Our move from Thornbury to Eccleshill inevitably involved enrolment at a new school:
Wellington Road Junior School was about a mile away from where we lived, and I walked there and back, lunchtimes included, every school day until I was eleven.
It was stone built with slate roofs and mullioned windows, some of them gothic in shape and set high in the walls. There was a bell tower near the head teacher’s office and this had an inscription in the stone that indicated it was an original Board School built in 1880.
I had several teachers in the earlier part of my stay there, but for my last two years leading up to the 11 plus I was very much under the permanent influence of Miss Davis, probably the most senior teacher in the school other than the head. She was highly respected, strict, methodical, skilled and sensible.
She was probably in her fifties when I knew her. She was of average height, quite slim, had a longish face and wore her greying hair swept into a bun at the back of her head. Like my mother, she put on a little make up and powder. Everything about her was sensible and controlled. She wore long, sensible woollen or worsted skirts, often some kind of herringbone or plaid, and a smart woollen twin set or blouse and cardigan and low-heeled shoes. She occasionally chose to wear some simple jewellery: a brooch, or a modest string of pearls, but no rings.
She read to us a lot in the afternoons. She would let us engage in simple handicrafts while she read, the boys often crocheting long chains of wool via the holes in old cotton bobbins. One afternoon she involuntarily revealed the softer side of herself when reading a sad passage from ‘Uncle Tom’s Cabin’:
We were all listening and knitting or crocheting when we suddenly realised the narrative had stopped. When we looked up we saw that Miss Davis was attempting to say the words, but no sound was coming out, and that tears were streaming down her face. Eventually she stopped attempting to read and began to sob, her shoulders heaving and her face beginning to contort. Two girls stood up and walked down the stepped aisle and made awkward attempts to comfort her. The rest of us looked on in stunned silence.
She recovered and eventually carried on reading, but the incident always stayed in my mind and often in later years made me think about the power of art and the mysteries of the human soul.
My father was determined I should go to grammar school but some of the coaching he organised for me at home didn’t always bring happy results:
One evening I became so upset and frustrated, I threw the pen down on my exercise book and swore, saying I would never do any more, ever. The action produced an explosion of ink from the pen resulting in a huge blue-black arc on the wallpaper of the adjacent wall complete with drips and runs flowing downwards from the ceiling to the skirting board. There was silence apart from my mother’s tears, and then she attacked my father verbally and I was forgotten in the midst of their bickering.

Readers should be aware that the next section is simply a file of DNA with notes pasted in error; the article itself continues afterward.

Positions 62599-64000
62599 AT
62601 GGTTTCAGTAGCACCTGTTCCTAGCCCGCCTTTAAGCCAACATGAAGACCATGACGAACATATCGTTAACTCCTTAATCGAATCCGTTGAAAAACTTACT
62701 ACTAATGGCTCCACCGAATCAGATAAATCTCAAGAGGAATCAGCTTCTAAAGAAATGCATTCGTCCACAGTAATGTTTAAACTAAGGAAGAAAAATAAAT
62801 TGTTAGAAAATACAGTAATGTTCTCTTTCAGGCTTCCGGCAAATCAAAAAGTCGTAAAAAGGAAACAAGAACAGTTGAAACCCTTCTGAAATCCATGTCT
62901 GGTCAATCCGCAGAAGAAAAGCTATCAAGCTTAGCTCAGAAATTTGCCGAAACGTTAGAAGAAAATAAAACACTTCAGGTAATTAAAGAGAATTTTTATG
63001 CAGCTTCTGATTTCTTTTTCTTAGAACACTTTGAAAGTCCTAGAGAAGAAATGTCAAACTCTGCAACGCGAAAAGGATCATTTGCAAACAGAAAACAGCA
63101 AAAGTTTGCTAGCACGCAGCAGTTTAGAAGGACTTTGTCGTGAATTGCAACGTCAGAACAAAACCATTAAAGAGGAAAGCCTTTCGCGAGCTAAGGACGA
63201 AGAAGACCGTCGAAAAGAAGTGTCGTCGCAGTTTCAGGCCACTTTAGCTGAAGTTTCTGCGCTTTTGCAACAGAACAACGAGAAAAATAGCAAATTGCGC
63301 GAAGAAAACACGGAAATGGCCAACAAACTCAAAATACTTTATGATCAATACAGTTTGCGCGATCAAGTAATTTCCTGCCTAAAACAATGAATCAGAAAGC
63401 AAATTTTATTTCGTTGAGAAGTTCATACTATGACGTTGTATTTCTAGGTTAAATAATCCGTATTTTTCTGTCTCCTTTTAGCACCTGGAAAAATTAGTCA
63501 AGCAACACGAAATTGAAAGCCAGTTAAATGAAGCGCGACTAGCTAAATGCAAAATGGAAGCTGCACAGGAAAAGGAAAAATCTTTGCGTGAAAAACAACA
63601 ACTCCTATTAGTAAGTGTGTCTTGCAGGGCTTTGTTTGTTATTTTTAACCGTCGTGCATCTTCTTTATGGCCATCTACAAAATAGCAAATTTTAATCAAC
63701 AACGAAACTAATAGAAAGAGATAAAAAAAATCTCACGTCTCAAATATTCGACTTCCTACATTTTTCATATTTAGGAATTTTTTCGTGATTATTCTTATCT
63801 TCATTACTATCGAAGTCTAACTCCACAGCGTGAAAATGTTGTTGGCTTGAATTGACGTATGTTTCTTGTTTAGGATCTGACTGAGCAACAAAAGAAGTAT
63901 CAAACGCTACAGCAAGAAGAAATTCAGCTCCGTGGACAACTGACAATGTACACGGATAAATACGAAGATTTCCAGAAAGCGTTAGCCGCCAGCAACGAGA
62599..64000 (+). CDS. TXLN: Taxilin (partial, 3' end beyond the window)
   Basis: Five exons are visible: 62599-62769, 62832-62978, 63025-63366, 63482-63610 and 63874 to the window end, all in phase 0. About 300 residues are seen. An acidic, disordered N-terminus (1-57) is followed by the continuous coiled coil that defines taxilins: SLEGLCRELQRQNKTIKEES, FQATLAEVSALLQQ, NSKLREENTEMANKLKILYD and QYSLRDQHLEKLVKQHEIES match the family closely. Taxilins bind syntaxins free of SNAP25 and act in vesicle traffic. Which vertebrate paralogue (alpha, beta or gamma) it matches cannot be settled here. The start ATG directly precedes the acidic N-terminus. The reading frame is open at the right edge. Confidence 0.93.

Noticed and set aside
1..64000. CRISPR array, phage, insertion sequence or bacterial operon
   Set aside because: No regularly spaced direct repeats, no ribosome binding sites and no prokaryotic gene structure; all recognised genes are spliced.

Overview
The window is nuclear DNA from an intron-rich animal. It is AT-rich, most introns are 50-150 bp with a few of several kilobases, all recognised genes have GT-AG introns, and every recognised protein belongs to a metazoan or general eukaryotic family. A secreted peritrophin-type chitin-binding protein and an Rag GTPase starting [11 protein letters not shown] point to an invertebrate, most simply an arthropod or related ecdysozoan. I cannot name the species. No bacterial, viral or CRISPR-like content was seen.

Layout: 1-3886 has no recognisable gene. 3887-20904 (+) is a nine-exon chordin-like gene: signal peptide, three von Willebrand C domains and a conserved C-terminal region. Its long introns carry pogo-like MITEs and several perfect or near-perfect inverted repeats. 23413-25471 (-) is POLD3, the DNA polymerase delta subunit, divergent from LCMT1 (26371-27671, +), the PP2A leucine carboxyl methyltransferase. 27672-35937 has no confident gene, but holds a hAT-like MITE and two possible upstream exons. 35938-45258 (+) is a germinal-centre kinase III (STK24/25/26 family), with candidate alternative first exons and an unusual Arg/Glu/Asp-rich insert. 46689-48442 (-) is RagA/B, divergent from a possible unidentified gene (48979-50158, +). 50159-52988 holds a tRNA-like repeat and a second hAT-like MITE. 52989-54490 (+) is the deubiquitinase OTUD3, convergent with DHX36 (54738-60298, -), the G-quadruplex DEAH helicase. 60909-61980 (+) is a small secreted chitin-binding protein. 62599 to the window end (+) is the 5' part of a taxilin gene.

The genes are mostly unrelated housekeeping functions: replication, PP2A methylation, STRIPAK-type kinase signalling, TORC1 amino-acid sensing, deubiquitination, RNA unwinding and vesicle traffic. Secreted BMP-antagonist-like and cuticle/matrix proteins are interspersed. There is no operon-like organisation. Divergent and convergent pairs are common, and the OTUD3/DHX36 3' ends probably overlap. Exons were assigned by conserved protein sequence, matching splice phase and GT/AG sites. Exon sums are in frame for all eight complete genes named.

By the time of the examination itself I had IQ tests coming out of my ears and I had more or less forgotten it was even going to happen:
There was no warning given before the day that we were to begin our 11+ examinations. I remember walking, as usual, along the Harrogate Road to school on a blustery spring morning happily fascinated by straining trees, glinting puddles and ragged crows flung about in the sky, unaware something serious was about to happen. Only when required to file through long rows of quiet, sombre desks that had appeared overnight in the main hall outside our classroom did I realise that the long anticipated day had arrived. Miss Davis took the register and had a few discreet words about it being the first day of the dreaded 11+, how we should not be flustered by the event and should approach the whole thing with confidence. We entered the hall, took our places where our names were written on a card on a desk, together with a number, and then, when prompted, began to read the instructions, fill in our individual details, and answer the questions.
Taking the 11 plus was the last significant thing I did in Bradford. After that, we moved across the Pennines to Cheshire and my Yorkshire citizenship was ended. Except that it wasn’t, of course, because it never leaves you no matter where you go or how old you become. Yorkshire remains my spiritual home even though I am no longer a resident. My childhood experience in Bradford was enormously important to me and I suppose that is why I felt impelled to write about it. I was just turned seventy when I started to write and I didn’t want to lose the memory and, more importantly, I wanted to share it with my children and anybody else who might be interested to read it.
If you take the whole piece out to read, I hope you enjoy it and that it might either remind you of your own early life or give a reasonably accurate account of life as it was lived by a little boy in Bradford immediately after the Second World War.